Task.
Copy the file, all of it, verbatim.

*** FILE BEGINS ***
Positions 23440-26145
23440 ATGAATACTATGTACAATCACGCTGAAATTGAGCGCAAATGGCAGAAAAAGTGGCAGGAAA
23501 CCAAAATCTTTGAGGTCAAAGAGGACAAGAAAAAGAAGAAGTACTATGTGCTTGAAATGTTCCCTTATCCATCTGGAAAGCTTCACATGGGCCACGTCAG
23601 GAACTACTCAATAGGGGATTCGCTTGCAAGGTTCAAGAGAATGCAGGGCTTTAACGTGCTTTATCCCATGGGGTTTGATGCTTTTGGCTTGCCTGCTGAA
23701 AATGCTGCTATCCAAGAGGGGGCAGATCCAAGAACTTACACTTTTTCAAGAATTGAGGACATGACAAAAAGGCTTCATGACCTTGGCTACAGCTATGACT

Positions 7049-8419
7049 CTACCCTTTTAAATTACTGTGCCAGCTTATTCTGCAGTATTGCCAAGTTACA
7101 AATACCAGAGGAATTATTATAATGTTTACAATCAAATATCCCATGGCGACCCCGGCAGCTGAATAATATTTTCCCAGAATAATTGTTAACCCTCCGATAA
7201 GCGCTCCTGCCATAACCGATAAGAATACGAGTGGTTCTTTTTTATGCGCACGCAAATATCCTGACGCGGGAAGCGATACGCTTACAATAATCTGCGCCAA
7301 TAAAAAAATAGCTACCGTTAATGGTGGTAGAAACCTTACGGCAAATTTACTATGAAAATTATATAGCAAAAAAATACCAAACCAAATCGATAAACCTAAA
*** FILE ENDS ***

Positions 23440-26145
23440 ATGAATACTATGTACAATCACGCTGAAATTGAGCGCAAATGGCAGAAAAAGTGGCAGGAAA
23501 CCAAAATCTTTGAGGTCAAAGAGGACAAGAAAAAGAAGAAGTACTATGTGCTTGAAATGTTCCCTTATCCATCTGGAAAGCTTCACATGGGCCACGTCAG
23601 GAACTACTCAATAGGGGATTCGCTTGCAAGGTTCAAGAGAATGCAGGGCTTTAACGTGCTTTATCCCATGGGGTTTGATGCTTTTGGCTTGCCTGCTGAA
23701 AATGCTGCTATCCAAGAGGGGGCAGATCCAAGAACTTACACTTTTTCAAGAATTGAGGACATGACAAAAAGGCTTCATGACCTTGGCTACAGCTATGACT

Positions 7049-8419
7049 CTACCCTTTTAAATTACTGTGCCAGCTTATTCTGCAGTATTGCCAAGTTACA
7101 AATACCAGAGGAATTATTATAATGTTTACAATCAAATATCCCATGGCGACCCCGGCAGCTGAATAATATTTTCCCAGAATAATTGTTAACCCTCCGATAA
7201 GCGCTCCTGCCATAACCGATAAGAATACGAGTGGTTCTTTTTTATGCGCACGCAAATATCCTGACGCGGGAAGCGATACGCTTACAATAATCTGCGCCAA
7301 TAAAAAAATAGCTACCGTTAATGGTGGTAGAAACCTTACGGCAAATTTACTATGAAAATTATATAGCAAAAAAATACCAAACCAAATCGATAAACCTAAA